Rose How When to Winter Prune
Pruning Roses In Winter
Pruning roses should take place in July in Australia this is the month when roses have their big prune. Pruning roses can be quite daunting for gardeners. It takes some time to become an expert in rose pruning activities. There is a right way to prune roses and a wrong way nevertheless it is recommended to prune your roses when they are dormant. It is best to do this in winter rather than let your rose plant grow wild. Rose pruning is very beneficial for plants as it encourages better air circulation and much more light which in turn helps the plants to produce more beautiful blooms for the next season. It also makes the shape of the rose bush more attractive and limits the likelihood of diseases such as black spot.
Some General Steps of Pruning Roses
Before starting to prune your rose bush gather some basic tools such as thick gloves, a large bin or a drop sheet to hold pruning’s, a pruning saw, sharp secateurs and some disinfectant such as bleach to sterilise the pruning tools before and in between pruning different rose bushes besides this stops the spread of diseases. The size and vigour of the roses determine how far to cut back. Most roses are cut back to around one third of their size around your knee height, but tall and fast growing roses can be cut back a little harder.
The object here is to replace the old less vigorous branches with young last season’s branches.
You need to aim for 4 no more than 5 (straight with no side branches) main core branches left on the bush after you have finished pruning for next season’s growth. To do this, these need to be preferably last years new wood as this is where you will get your best rose flowers.
The first important thing to know when pruning roses, is to know the difference between a basal water shoot and a sucker
What is a Basal Shoot – This is a new shoot coming from the base of the rose it is usually red in colour and its growth is very soft meaning these red shoots can be easily broken off. Be careful not to cut or knock these small red growing shoots from the base of the rose when you are pruning the rose. During the year these shoots will grow into strong canes to provide next year’s flowers.
What is a Sucker – A sucker is a shoot or branch that grows under the graft, bud union of the rose plant and ends up very tall because it is very vigorous. Let go and it will flower on its own rootstock which the flowers are usually small and burgundy in colour and not the same as the rose you first bought. If you are able to pull the suckers off instead of cutting them this will stop them from ever growing back.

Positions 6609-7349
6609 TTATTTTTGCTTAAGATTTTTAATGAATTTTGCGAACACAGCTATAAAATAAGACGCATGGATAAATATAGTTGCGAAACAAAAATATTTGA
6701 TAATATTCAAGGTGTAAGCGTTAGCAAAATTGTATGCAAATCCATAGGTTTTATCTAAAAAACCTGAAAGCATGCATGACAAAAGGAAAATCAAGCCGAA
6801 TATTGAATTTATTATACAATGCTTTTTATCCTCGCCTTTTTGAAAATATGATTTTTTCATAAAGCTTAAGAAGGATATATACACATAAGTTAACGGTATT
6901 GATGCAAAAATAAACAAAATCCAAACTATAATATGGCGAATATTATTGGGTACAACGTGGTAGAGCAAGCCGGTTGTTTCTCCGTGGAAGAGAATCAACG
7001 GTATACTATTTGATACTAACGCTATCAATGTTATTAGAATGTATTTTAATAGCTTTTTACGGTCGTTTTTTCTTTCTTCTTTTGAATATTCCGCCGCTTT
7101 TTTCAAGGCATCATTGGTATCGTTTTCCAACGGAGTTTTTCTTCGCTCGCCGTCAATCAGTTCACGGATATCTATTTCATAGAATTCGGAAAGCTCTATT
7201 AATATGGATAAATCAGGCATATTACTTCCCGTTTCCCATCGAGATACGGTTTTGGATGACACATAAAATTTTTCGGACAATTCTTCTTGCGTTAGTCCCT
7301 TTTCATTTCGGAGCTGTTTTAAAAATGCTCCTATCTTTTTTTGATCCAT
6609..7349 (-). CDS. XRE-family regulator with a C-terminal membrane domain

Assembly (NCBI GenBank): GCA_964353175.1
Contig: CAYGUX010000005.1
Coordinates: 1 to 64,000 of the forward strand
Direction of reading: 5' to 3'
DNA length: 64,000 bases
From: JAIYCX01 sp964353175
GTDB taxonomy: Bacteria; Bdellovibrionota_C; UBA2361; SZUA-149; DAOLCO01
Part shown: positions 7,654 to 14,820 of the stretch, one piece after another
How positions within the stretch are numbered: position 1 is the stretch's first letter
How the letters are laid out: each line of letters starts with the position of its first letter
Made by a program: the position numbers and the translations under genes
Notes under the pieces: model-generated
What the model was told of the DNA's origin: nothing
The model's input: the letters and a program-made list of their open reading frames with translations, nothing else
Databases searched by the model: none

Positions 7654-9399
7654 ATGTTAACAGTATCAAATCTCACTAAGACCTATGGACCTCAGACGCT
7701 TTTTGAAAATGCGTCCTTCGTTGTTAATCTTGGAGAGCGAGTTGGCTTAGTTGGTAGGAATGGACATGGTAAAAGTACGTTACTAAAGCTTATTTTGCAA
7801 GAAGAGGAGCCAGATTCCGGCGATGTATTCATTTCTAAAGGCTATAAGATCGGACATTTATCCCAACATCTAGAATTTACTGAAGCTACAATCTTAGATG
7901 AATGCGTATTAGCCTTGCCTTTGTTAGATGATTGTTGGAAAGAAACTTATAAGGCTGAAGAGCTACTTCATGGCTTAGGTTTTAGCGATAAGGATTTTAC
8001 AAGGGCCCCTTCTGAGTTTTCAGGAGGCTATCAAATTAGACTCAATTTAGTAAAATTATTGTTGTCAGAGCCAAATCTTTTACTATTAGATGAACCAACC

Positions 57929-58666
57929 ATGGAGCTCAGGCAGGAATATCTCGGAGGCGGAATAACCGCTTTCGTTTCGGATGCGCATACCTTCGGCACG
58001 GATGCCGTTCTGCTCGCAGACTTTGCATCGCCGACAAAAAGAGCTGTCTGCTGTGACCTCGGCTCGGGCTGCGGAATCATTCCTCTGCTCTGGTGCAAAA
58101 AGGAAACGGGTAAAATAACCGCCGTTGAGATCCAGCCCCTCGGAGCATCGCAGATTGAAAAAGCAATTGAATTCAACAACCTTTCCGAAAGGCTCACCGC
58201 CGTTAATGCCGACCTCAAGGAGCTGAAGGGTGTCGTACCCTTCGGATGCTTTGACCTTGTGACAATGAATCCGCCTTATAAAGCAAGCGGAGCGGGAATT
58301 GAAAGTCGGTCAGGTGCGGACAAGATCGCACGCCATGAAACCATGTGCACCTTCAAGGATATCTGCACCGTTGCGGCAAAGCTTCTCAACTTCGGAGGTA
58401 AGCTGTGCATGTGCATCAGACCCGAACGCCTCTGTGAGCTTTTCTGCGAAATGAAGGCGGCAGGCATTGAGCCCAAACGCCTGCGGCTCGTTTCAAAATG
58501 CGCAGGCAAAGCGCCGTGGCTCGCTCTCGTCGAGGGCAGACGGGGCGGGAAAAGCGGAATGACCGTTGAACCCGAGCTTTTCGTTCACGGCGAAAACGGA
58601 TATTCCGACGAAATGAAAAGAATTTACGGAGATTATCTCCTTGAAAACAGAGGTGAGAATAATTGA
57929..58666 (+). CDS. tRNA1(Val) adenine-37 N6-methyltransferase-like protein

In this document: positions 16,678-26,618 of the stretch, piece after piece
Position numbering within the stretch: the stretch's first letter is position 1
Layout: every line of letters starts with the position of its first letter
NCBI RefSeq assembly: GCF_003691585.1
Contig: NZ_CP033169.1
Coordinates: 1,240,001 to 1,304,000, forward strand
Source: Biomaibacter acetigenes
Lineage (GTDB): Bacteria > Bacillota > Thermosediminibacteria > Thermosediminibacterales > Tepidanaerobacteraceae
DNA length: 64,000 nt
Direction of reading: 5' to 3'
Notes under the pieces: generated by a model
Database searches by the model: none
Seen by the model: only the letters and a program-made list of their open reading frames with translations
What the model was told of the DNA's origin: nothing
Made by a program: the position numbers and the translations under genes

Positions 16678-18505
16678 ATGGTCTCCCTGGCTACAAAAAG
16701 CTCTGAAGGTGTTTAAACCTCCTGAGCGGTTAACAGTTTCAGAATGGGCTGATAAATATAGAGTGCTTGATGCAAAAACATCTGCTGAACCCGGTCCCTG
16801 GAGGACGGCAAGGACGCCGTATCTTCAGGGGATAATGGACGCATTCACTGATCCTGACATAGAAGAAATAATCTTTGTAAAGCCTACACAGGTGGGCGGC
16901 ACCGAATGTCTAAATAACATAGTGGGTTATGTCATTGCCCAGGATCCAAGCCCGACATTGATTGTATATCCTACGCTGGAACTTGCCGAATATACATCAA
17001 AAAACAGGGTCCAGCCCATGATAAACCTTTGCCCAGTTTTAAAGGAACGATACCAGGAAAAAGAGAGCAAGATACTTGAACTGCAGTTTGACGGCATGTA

It is very important that you look after the basal shoots as these grow into next year’s canes to produce next year’s flowers.
A rose bush can put up as many as 5 basal shoots but normally there are only 3 or 4 per rose bush depending on how well the rose bush has been fed and looked after. So you have to look after the basal shoots and don’t knock them while pruning and don’t cut the basal shoots off.
Now you know the difference between a basal shoot and a sucker it is time to starting pruning the rose bush –
- Remove growth that is growing in the middle of the rose bush right down to the base of the rose bush cutting as low as possible. The idea is to open the rose bush up to let the airflow through with light circulating and to end up with a symmetrical open shape with 3 or 4 branches evenly spaced preferably last year’s canes. Always remember never to retain very old canes, no older than 2 years if possible.
How To Prune a Rose Properly
- Starting from the base of the plant, use your two handled secateurs to remove any cross over laterals that are growing towards the middle of the rose plant, this includes dead weak branches very old brown grey wood and spindly growth. Once removed this stimulates new growth in short this will bring you quality blooms.